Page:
The future of River Grove Elementary School is at a 'significant crossroads' this year after being tapped Monday for either an eventual six- to eight-classroom addition or for closure this fall.

District Superintendent Bill Korach presented the two ideas to the Lake Oswego School Board on Monday to solve a capacity issue with the district's original plan to go from nine elementary schools to six.

After the school board settled on closing Palisades, which the district did last fall, and following that with closures of Uplands and Bryant this year, a newly formed parent committee, tasked with redistributing students on the south side of the lake, found it impossible to fit all students in the remaining space without modifying last year's decision.

Last year's determination was motivated by the goal of saving $2.2 million with school closures. But now cost savings from redistributing students in the Lake Oswego School District look to be between $1.15 and $1.8 million if the school board selects one of Korach's options.

While maintaining the original decision to close three schools would save more money, the committee and administration agreed that it was only a short-term option because it left no room for future growth or for revenue opportunities like accepting more nonresident transfers (see related article on page _____).

Portables and a new wing

Korach's first option is to follow through with the original three closures but to add portables to Lake Grove and River Grove to accommodate for lack of space. The total cost savings for this option would be $1.8 million in the first year.

This option partly affirms the south side parent committee's second option, which was to create a flexible north-south boundary that would allow River Grove students living in a certain area to attend Lake Grove, which is in the north, as long as they could return to south-side secondary schools.

Korach said that by doing both - shifting River Grove students to Lake Grove and siting portables at both schools - the district will have room for a burgeoning population of young children in new housing development in the city of Rivergrove area as well as for a K-1 Spanish language immersion program.

Though the majority of the parent committee did not support portables at River Grove, a small, minority from the committee differed from their colleagues and strongly advocated for siting portables at River Grove until a new wing could be built.

'Our community is willing to shoulder the burden of portables to help the whole district thrive,' said Carmit McMullin, a River Grove representative on the committee.

Another River Grove representative, Lisa Stephens, strongly advocated for investing in the district where the population is growing and said that the option offers a long-term solution.

The cost of 12 additional classrooms in six portables is about $175,000 annually and would eventually become the payment amount for a 10-year debt on the construction of a new wing at River Grove, which the district would aim to have by fall 2015, said Finance Director Stuart Ketzler.

'I don't see the downside with portable classroom as a temporary measure based on our experience,' said Korach, who told the board that teachers liked being in the portables back in the 80s - the last time the district used them.

Though the committee indicated it did not like the idea of a language immersion hub in the remaining space at Bryant, which will only be partly used on the new Lakeridge Junior High School campus (see story on page ___), Korach said that the option should still be on the table along with the aforementioned changes.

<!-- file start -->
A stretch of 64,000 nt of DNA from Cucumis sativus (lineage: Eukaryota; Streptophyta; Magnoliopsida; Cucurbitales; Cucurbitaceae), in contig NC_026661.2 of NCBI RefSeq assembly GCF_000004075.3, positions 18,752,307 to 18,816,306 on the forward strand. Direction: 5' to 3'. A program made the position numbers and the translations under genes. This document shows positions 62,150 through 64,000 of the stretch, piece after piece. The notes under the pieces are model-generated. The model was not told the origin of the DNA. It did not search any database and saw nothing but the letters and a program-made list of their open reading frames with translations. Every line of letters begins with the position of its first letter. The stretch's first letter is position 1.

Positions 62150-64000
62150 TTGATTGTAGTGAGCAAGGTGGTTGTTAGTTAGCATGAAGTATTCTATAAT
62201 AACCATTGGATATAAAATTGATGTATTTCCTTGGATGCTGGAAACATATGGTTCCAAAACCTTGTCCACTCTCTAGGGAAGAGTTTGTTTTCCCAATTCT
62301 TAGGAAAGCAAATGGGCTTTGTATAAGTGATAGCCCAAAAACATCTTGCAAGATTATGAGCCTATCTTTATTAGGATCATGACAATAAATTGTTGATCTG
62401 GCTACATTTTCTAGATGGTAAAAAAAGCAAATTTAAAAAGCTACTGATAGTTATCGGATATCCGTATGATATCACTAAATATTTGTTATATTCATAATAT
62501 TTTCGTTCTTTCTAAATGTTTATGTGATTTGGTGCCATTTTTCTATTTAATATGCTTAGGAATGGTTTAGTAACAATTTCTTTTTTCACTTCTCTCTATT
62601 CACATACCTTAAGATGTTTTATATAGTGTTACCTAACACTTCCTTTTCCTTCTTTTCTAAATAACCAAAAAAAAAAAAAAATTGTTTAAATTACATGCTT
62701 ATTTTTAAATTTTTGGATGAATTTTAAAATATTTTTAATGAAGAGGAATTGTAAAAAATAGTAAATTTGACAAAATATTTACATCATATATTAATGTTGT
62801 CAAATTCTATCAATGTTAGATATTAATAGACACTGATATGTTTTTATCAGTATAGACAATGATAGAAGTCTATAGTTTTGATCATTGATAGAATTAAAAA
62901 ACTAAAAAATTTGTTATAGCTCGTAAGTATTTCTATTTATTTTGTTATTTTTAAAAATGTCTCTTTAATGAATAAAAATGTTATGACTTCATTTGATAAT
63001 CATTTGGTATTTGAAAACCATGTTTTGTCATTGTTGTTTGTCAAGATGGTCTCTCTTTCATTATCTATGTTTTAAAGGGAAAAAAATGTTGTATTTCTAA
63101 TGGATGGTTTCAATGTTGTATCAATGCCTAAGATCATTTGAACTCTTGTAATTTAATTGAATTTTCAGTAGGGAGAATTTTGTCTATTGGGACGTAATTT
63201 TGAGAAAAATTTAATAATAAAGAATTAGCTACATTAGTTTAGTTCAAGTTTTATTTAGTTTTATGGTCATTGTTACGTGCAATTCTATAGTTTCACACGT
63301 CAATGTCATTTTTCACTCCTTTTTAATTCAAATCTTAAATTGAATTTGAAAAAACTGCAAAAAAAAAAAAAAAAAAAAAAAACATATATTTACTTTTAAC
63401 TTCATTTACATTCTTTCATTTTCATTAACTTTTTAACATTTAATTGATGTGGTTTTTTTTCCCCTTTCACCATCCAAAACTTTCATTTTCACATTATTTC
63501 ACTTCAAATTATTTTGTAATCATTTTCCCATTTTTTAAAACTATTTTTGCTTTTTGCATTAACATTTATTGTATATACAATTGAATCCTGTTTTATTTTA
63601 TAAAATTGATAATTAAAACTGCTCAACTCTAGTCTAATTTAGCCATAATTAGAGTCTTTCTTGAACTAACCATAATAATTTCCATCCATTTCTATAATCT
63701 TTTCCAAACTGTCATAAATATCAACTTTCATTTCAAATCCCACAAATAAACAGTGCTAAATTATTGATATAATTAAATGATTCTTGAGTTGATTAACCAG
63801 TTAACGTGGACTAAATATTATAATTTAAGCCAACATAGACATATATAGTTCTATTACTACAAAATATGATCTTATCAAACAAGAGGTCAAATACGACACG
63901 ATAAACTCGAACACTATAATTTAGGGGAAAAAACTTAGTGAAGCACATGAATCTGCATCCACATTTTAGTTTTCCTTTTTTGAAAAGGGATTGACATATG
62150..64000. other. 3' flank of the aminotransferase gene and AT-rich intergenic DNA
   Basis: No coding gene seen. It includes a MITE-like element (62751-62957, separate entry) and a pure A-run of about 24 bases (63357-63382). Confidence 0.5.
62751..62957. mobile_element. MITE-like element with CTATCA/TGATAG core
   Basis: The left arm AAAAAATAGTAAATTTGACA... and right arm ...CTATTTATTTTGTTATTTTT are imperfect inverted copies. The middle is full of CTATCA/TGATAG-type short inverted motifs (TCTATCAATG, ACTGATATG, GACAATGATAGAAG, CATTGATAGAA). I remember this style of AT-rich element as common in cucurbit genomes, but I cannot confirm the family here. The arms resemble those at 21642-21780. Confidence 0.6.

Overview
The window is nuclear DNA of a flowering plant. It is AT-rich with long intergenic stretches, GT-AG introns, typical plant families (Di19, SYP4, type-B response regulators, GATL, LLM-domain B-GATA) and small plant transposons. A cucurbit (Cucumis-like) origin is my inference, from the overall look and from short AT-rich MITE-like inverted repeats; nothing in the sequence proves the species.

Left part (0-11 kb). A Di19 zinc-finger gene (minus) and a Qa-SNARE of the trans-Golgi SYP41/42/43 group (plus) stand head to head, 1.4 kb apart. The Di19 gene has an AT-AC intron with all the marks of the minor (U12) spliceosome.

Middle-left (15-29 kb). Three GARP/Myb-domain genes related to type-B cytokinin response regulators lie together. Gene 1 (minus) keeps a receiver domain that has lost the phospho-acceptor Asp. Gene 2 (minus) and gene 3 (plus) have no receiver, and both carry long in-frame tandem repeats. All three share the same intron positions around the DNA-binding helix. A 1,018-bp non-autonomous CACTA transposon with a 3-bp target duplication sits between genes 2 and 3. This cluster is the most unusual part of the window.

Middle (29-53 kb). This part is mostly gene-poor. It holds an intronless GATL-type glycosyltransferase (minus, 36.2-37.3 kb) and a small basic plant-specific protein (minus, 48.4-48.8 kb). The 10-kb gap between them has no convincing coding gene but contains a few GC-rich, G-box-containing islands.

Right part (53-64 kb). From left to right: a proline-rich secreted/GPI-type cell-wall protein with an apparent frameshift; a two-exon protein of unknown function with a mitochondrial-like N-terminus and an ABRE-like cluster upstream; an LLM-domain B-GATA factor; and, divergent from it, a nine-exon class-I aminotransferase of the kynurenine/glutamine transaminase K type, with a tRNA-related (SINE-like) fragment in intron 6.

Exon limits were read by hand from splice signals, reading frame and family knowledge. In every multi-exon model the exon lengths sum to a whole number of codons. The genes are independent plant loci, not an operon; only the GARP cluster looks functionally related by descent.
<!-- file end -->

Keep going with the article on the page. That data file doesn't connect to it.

Closing River Grove

His second option is closing River Grove this year instead of Uplands, which is a bigger school, and reopening Palisades. The option would still close Bryant this year. The total cost savings for this option would be $1.15 million the first year.

'If the district does not choose to invest in River Grove ... consideration should be given to disinvesting in it,' said Korach.

Since River Grove is the district's smallest school, it would best use the district's resources to close it rather than Uplands.

In this option, there would still be the use of flexible boundaries, where Lake Grove students would be heading into either Lakeridge or Lake Oswego high school.

The south side parent committee also presented the option of reopening Palisades (See article in the April 3 Lake Oswego Review).

In this option, a Spanish language immersion K-1 would be at Lake Grove.

The bigger picture

School Board Chair John Wendland worried that no matter the option, the district will be burning through its cash resources, which it has been saving for a day like this one.

Ketzler projected the district's ending fund balance in three years - either closing three schools or closing two schools - and found that either way the district will have a negative ending fund balance if it continues spending at the same rate.

'If you looked back at all of our strategic planning ... we have predicted exactly this economic reality for the last two to three years, and we've done everything to prevent it but we have now reached the crossroads where we're in a very difficult situation,' said Wendland.

He questioned what the offsets for each decision would be. How many teachers' jobs could be lost or saved with each option? How big will class sizes be?

School board members began some other brainstorming about cost savings possibilities. Board Member Patti Zebrowski suggested moving music classes to carts to free up one room in each school, while Korach added past ideas of having a six-period day at the high school instead of eight periods or having principals assigned to two schools.

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